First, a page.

Basic concepts in procedural programming
Today I decided it would be nice to share this on this blog. I am not saying it is a complete overview, nor that it is 100% correct. It's just my current understanding of the matter so far.
Data storageWhen writing a program, or just a simple script we usually want to use and manipulate data. Therefore we will want to temporarily store that data so the script can access it easily. Data is temporarily stored in the following ways:
- Variables (for single values)
- Arrays, or lists (for multiple ordered values)
- Associative arrays, or dictionaries, or hash tables (for one or more key-value pairs)
GroupingWhen writing code it helps to group lines of code that do a specific thing. And then we usually want to be able to call this grouped code block and possibly feed in some data and receive an output. This grouping can be done in the following ways:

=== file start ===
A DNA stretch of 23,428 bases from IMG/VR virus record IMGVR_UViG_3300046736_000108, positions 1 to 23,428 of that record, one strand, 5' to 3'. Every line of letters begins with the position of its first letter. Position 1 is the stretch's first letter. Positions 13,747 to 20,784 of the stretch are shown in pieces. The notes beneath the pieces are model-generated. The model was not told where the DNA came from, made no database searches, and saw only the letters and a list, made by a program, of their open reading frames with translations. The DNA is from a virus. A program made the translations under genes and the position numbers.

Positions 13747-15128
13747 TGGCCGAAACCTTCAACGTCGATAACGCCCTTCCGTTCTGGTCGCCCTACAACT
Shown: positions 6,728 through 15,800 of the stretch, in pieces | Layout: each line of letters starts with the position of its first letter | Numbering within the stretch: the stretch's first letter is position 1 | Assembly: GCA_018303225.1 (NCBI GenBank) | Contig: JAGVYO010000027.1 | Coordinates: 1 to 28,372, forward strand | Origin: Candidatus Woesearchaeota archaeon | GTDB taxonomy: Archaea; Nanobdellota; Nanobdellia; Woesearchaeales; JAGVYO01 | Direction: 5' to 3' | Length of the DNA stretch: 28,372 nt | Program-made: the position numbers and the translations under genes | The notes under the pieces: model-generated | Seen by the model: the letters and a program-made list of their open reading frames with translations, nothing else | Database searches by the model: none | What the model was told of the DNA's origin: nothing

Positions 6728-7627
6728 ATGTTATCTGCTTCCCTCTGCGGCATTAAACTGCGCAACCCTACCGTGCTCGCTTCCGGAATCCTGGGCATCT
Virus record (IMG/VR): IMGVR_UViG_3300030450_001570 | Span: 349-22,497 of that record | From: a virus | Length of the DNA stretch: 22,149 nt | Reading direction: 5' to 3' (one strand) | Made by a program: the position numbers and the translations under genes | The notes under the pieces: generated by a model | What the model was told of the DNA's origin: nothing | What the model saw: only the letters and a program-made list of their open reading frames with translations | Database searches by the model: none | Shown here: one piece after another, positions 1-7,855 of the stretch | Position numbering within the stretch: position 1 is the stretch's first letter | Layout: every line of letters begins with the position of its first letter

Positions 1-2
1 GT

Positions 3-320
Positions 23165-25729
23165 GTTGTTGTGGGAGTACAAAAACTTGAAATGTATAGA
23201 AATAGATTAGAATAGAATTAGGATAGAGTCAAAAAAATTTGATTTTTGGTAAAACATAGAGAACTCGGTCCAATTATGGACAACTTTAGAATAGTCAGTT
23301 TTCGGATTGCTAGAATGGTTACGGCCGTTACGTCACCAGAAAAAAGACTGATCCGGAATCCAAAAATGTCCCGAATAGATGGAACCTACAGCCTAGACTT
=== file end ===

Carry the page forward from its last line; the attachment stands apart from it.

- Procedures, or functions
- Subroutines: side effects only; no in- or output
Decision makingWhile we manipulate data we need to make decisions about what to do next; flow control if you will. To facilitate this, most languages have at least some of the following constructs of some form:
- if, else, then
- switch, case
RepetitionComputers are really good at doing the same thing over and over again and doing it ever faster. This repetition is also known as looping or recursion. Most commonly I have seen:
- Recursion: calling itself
If you are familiar with object-orientated programming you might want to add the concepts of classes, methods, and inheritance to this overview although OOP is not functional. I currently understand the basics of OOP only.
I know that this might seem awfully basic and maybe cryptic, but I hope that if you know a little programming, that it makes sense and that it will give an overview of the concepts regardless of what language you favor.